In this series, Koufax demonstrates the timing and rhythm which comes when the arm and upper body are meshed with the striding leg and lower body. When Sandy's striding foot touches the ground, his throwing arm is up on top. He now has the necessary body momentum to drive on through.



The Complete Baseball Handbook (1972)


Co-authored with Walter Alston, Hall of Fame manager of the Los Angeles Dodgers, The Complete Baseball Handbook enjoyed rave reviews from both coaches and writers, as "the all-time baseball classic" on playing techniques and strategy. The 567-page textbook featured over 500 instructional photos of top major league players demonstrating the basic techniques of the game.

Walter and I had the cooperation of over 150 standout major league players, managers and coaches, who were invaluable to us in demonstrating and explaining the fundamental basic skills and offensive and defensive strategy. Indeed, manager Alston was an astute "professor of baseball" and team organization. Known as an outstanding handler of men, Walter had the ability to get the most from his players. His pattern of offense varied from a slugging type of attack to a fast, opportunistic club.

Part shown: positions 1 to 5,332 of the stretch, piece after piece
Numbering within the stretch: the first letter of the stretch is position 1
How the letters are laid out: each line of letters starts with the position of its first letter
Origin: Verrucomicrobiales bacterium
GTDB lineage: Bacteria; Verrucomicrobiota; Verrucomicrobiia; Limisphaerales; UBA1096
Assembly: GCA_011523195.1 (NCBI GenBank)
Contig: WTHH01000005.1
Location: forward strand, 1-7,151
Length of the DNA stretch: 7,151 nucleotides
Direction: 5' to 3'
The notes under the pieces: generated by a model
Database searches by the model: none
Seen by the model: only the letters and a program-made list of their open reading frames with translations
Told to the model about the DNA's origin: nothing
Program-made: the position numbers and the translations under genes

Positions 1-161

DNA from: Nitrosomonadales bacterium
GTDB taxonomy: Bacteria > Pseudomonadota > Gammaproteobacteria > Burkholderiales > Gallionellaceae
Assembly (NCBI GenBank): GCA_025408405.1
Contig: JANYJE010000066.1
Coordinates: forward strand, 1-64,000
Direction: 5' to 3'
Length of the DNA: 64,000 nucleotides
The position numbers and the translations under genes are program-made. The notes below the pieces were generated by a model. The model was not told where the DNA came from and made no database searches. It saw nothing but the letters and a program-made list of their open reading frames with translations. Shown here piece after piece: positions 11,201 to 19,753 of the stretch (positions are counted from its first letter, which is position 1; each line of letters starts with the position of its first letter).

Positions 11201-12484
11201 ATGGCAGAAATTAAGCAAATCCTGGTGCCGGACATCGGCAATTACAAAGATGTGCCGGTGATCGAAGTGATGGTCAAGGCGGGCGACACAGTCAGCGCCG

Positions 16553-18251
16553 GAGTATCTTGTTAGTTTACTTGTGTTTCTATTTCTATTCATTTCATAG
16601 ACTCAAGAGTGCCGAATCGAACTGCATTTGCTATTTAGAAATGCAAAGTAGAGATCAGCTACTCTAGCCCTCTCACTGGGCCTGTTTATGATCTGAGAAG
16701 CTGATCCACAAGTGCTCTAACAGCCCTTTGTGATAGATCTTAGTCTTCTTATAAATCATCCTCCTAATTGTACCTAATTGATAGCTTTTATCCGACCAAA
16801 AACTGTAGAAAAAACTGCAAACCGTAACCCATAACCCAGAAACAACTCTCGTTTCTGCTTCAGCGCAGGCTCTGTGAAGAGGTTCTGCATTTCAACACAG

One-Hand Pick-up by Brooks Robinson of a Slow Roller

One of the most exciting plays in baseball is the one-hand pick-up of a slow roller down the first base line, and Brooks Robinson performed it with perfection. As his left foot comes down, his bare hand comes in contact with the ball. Moving his right foot forward, Brooks goes into throwing position by pushing off his right leg. He comes over the top with an overhand flip on the run.


Shortstop Jim Fregosi Coming in on Slow Roller

The slow roller must be fielded on the run. Jim Fregosi charges the ball at full speed, catching and throwing the ball without straightening up. Fielding ball with his left foot forward, he then takes a step with his right foot to make the throw.